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On Fronteras: More Migrant Children? Border Dentistry And Talking In Code

Texas Tribune

— Last summer tens of thousands of unaccompanied Central American minors crossed the Rio Grande and entered the United States.  Many were fleeing violence in their countries.  Ambassador Thomas Shannon tells Fronteras the U.S. government is hoping a plan being implemented will prevent another wave of child migrants.  

—After living illegally for years in the United States many residents of  Tijuana, Mexico,  are being deported to Mexico.   Read on for why they're waiting in Tijuana.

— Many Texans, and people from different parts of the U.S., have been making trips to Mexico to see dentists who are less expensive.  But there are safety concerns and that's affecting cross-border dental business.

— In neighboring New Mexico theres a different dental problem. Dentists aren’t just expensive; they’re too far away or don't exist at all.   New Mexico is now looking at legislation that proposes some unique solutions to this toothy issue.

— Finally, here’s one for the ages: The story of how the United States recruited Navajo Code Talkers and the role these men played in winning World War II.


other Surge Around The Corner?

A little under a year ago, tens of thousands of unaccompanied children from Central America crossed the Rio Grande into the United States. Now, as the peak migration season approaches, federal officials are watching to see whether there will be another surge of children coming over our southern border.

Ambassador Thomas Shannon is a senior advisor to U.S. Secretary of State John Kerry. This week, he traveled to San Antonio to talk with the World Affairs Council about the U.S. response to the Central American migrant crisis. He then sat down with Fronteras and Texas Public Radio’s Shelley Kofler to discuss the likelihood of another surge, and what happened to thousands of children who were crowded into detention centers along the border.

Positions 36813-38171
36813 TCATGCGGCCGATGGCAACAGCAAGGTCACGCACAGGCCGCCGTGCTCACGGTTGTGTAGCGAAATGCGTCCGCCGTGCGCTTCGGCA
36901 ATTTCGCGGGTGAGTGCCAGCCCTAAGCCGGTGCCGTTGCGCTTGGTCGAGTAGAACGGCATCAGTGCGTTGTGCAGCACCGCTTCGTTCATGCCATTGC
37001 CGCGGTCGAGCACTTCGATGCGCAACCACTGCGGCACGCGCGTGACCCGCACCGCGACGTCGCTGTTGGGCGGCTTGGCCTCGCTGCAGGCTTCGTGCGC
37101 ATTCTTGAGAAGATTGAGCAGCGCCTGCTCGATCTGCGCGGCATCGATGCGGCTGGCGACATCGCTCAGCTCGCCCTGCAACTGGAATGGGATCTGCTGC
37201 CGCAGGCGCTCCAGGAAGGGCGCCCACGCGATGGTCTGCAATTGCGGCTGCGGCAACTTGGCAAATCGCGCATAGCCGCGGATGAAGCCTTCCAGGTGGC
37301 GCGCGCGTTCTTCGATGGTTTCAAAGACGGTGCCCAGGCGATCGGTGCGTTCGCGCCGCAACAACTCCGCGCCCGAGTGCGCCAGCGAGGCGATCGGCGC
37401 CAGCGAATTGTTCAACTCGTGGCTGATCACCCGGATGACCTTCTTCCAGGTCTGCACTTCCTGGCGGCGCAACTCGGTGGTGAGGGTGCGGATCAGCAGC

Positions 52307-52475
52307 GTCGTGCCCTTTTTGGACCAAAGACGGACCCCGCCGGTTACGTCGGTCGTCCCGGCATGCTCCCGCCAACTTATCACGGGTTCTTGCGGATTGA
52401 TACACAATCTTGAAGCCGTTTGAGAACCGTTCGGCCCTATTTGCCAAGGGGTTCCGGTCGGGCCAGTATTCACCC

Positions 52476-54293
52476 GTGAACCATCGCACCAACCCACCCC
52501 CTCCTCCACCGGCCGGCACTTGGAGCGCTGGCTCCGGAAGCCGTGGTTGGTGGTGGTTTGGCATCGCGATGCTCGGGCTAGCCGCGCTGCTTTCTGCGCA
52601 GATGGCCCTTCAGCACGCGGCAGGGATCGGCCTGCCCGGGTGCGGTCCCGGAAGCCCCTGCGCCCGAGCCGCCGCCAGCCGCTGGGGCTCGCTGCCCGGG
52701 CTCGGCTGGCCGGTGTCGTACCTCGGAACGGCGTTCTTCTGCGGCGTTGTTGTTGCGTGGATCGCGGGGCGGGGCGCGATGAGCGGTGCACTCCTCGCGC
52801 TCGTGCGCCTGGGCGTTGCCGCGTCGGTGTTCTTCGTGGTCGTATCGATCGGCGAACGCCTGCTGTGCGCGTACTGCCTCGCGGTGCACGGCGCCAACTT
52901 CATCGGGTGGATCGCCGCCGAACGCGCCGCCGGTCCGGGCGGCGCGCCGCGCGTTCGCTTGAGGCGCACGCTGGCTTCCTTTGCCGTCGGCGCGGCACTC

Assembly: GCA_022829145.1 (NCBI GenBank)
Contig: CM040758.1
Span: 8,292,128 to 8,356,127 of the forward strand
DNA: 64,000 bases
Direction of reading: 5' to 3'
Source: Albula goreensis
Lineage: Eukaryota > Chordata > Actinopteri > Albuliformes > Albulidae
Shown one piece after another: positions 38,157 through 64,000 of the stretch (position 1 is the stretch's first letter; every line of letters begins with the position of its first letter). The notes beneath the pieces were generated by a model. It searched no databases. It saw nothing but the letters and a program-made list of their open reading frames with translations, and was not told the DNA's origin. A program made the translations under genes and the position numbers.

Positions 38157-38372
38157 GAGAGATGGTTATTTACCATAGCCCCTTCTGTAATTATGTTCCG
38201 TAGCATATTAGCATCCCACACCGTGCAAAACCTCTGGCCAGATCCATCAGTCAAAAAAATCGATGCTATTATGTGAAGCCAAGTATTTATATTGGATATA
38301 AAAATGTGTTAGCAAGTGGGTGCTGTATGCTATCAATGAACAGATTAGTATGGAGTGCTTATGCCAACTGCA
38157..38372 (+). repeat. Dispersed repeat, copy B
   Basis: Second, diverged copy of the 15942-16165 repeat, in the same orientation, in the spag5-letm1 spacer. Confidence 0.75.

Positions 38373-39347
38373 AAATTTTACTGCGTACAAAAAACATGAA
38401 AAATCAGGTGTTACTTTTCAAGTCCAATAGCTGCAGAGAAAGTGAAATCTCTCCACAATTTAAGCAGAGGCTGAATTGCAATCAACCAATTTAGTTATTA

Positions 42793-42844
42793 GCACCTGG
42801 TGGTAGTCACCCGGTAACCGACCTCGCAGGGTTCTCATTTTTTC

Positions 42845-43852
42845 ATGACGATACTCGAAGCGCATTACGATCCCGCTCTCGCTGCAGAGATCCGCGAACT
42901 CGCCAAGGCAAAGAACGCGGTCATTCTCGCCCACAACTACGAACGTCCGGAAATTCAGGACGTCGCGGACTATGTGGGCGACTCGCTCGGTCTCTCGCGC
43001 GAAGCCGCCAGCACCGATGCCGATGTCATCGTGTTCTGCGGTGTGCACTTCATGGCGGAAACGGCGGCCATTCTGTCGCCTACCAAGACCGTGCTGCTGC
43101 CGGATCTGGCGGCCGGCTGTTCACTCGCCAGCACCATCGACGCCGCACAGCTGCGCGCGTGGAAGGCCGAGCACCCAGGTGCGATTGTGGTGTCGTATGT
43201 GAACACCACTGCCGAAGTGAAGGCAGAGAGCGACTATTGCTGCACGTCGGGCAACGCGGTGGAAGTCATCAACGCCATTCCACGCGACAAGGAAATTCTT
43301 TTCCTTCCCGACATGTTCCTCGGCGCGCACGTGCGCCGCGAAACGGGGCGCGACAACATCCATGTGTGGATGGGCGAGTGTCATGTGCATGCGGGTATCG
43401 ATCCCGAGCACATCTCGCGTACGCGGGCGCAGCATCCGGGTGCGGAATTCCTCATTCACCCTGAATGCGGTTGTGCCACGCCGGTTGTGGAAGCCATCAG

Giving Up On A U.S. Dream, Those Deported Search For Jobs 

A growing number of people deported to Tijuana, Mexico, right on the California border, have lived years, sometimes decades, in the United States before being deported by U.S. Immigration and Customs Enforcement officials. KPBSFronteras Reporter Jean Guerrero says that for now, many have given up on returning to the United States and are just trying to find jobs in Tijuana, mere blocks from San Diego, so they can be close enough for their families in the U.S. to visit.

Crossing The Border For Your Local Dentist Is Now Risky Business

Now to the Texas border where a dentist appointment for some means a trip to Mexico. Dental insurance and care in the U.S. is often more expensive or unavailable. And that has created a steady stream of dental patients traveling to Ojinaga, the Mexican city that lies just across the border from Presidio in West Texas.

A 2011 study on cross-border healthcare says that 41 percent of Americans surveyed have had dental work done in Mexico, and it’s all about the money. But concern about traveling safely in Mexico has affected this pilgrimage, as Marfa Public Radio’s Mia Warren reports.

A Shortage Of Dentists Has New Mexico Looking At Dental Therapists

There is a serious shortage of dental care in New Mexico. Sometimes the problem is geographic — the nearest dentist is more than 60 miles away. Often, the barrier is financial. Advocates have tried for years to pass legislation that would create a new breed of mid-level dental care providers to fill the gaps.  As KUNM’s Marisa Demarcoreports from Albequerque, could dental therapists, people who are trained to do routine dental procedures, be the answer?

Stories From The War Chest: Language And The Navajo Code Talkers

Here’s the story of a disappearing language and how it helped win World War II. We’re talking about the Navaho Code Talkers who used their little known language to communicate secret information during the war. There may be no more than 20 Navajo Code Talkers still living and two recently traveled to Fort Worth for a rare town hall meeting. KERA’sDoualyXaykaothaospoke with Peter MacDonald Sr. and Dan Akee at an aircraft hangar on the Naval Air Station Joint Reserve Base in Fort Worth.

TPR's Shelley Kofler was host of this week’s Fronteras broadcast.  Shelley and Alexis Yancey produced the program with web assistance from Kadambari  Wade.  Charanga Cakewalk composed the program theme music.

Shelley Kofler is Texas Public Radio’s news director. She joined the San Antonio station in December 2014 and leads a growing staff that produces two weekly programs; a daily talk show, news features, reports and online content. Prior to TPR, Shelley served as the managing editor and news director at KERA in Dallas-Fort Worth, and the Austin bureau chief and legislative reporter for North Texas ABC affiliate WFAA-TV.